Use Weave Scope to monitor Docker containers and Kubernetes

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Weave Scope is a monitoring tool for Docker and Kubernetes clusters. It allows you to monitor local Docker hosts and Kubernetes clusters in real time.

You can visualize the utilization of containers or clusters on the web dashboard.

Weave Scope can also be used to manage docker containers, including operations such as starting and stopping the container. You can also access the container shell from Weave Scope.

This guide will introduce how to install Weave Scope on the local Docker host and Kubernetes cluster.

Install Weave Scope on the Docker host

Run the following command on the Docker host to install Weave Scope:

sudo curl -L -o /usr/local/bin/scope
sudo chmod a+x /usr/local/bin/scope

Start organization scope:

$ scope launch

Sample output:

# scope launch
Scope probe started
Weave Scope is listening at the following URL(s):

You can now http://server-IP:4040

The dashboard will show the containers running on the host, and there are several other options for managing and/or monitoring the host:

To manage your containers, click on one of them, and you will see an interface where you can view the indicators of the container, and you can also perform various operations on the container, such as start, stop, pause, etc. You can also execute the shell of the container as shown below:

Use weaving scope to monitor and manage Docker

Regular indicators can be found in table label:

Use weaving scope to manage Docker containers

Install Weave Scope on the Kubernetes cluster

We will deploy Weave Scope on the K8s cluster and demonstrate how to use the tool to monitor and manage your cluster.

Weave Scope service will be exposed through NodePort in this tutorial.but Do not It is recommended to expose the Weave Scope service to the Internet, as this will make your cluster vulnerable to attacks by anyone who can access it.

This means that services should only be exposed when running on the local network.

Use the following script to deploy Weave Scope:

kubectl apply -f ''

Sample output:

namespace/weave configured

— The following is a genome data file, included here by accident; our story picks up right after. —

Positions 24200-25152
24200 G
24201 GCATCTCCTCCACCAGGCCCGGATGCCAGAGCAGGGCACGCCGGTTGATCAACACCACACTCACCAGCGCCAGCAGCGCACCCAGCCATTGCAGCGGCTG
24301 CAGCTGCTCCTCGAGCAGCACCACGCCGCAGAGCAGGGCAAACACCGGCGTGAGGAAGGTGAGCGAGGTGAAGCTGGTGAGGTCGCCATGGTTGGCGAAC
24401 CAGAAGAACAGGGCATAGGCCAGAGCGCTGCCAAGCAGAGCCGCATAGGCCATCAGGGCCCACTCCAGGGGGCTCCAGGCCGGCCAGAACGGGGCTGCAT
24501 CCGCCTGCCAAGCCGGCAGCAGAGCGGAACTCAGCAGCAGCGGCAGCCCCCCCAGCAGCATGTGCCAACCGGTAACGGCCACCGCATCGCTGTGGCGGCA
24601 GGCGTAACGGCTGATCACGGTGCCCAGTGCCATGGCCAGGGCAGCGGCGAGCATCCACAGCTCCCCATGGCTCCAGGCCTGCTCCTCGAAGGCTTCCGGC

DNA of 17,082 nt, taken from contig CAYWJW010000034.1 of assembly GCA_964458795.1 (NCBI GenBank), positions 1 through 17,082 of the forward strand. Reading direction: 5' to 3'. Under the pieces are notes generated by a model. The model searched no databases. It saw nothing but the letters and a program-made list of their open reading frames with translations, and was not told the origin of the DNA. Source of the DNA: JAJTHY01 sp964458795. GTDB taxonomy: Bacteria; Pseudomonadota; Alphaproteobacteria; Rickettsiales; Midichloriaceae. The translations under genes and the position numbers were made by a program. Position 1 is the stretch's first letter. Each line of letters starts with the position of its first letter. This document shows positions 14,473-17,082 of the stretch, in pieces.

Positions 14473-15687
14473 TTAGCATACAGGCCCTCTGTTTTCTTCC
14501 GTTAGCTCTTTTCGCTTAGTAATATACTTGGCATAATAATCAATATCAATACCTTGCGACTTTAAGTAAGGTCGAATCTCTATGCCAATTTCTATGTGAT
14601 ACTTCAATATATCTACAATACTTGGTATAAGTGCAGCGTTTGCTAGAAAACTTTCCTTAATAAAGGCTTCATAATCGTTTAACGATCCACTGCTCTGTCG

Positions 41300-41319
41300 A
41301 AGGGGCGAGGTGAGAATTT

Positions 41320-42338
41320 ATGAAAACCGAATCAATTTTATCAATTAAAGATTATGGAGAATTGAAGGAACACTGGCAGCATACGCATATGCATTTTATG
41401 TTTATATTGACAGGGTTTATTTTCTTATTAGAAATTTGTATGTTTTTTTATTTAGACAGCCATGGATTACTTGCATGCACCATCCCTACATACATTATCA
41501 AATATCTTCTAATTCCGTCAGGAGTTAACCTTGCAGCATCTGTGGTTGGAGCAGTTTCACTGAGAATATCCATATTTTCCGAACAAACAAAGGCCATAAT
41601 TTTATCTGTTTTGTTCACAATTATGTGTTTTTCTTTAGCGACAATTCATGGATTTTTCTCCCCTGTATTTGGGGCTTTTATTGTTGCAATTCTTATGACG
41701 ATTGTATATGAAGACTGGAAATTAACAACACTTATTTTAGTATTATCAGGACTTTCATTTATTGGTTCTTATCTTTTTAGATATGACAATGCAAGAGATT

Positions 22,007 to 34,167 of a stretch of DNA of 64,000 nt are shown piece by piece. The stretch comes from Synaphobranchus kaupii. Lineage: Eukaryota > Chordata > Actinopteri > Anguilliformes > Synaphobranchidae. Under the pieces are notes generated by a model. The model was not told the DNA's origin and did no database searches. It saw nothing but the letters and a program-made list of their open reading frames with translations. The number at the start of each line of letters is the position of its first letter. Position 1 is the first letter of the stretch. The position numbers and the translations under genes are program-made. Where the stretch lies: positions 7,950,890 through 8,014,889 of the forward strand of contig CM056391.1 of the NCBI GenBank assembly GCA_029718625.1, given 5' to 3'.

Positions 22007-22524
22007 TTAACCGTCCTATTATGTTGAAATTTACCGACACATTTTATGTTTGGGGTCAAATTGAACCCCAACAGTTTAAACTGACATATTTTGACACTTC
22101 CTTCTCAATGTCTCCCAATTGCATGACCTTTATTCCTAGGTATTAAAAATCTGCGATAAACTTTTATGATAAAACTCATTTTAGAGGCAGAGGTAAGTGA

serviceaccount/weave-scope created created created
deployment.apps/weave-scope-app created
service/weave-scope-app created
deployment.apps/weave-scope-cluster-agent created
daemonset.apps/weave-scope-agent created

This will deploy 2 Pods, Weave-scope-app and Weave-scope-agent. Weave-scope-agent runs on each node.

Deployment is also limited to Weave Namespaces.

To see if the deployment has started successfully:

$ kubectl get pods -n weave
NAME                                         READY   STATUS    RESTARTS   AGE
weave-scope-agent-btpg7                      1/1     Running   0          3h20m
weave-scope-agent-qmvtx                      1/1     Running   0          3h20m
weave-scope-app-545ddf96b4-bvmbj             1/1     Running   0          3h20m
weave-scope-cluster-agent-74c596c6b7-wnj9r   1/1     Running   0          3h20m

Then, we need to use the following command to get the exposed NodePort:

$ kubectl get service -n weave
NAME              TYPE       CLUSTER-IP      EXTERNAL-IP   PORT(S)        AGE
weave-scope-app   NodePort   <none>        80:32766/TCP   3h25m

In the above example, the weave-scope-app service has been exposed on port 32766 using the NodePort service type.

Now, we can access the dashboard through the controller IP and NodePort.

Weaving scope kubernetes dashboard

In the above figure, we can visualize the Kubernetes cluster and manage it.

You can check the logs of different deployments from the dashboard.

Weaving range k8s pod log

From the dashboard, we can also check the health and status of the container.

Weaving range kubernetes log

in conclusion

Weave Scope is easy to install and use. It has some interesting features that you want to explore as a system administrator.

Check out the following other interesting tools on our website:

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You can download this article in PDF format via the link below to support us.Download the guide in PDF formatClose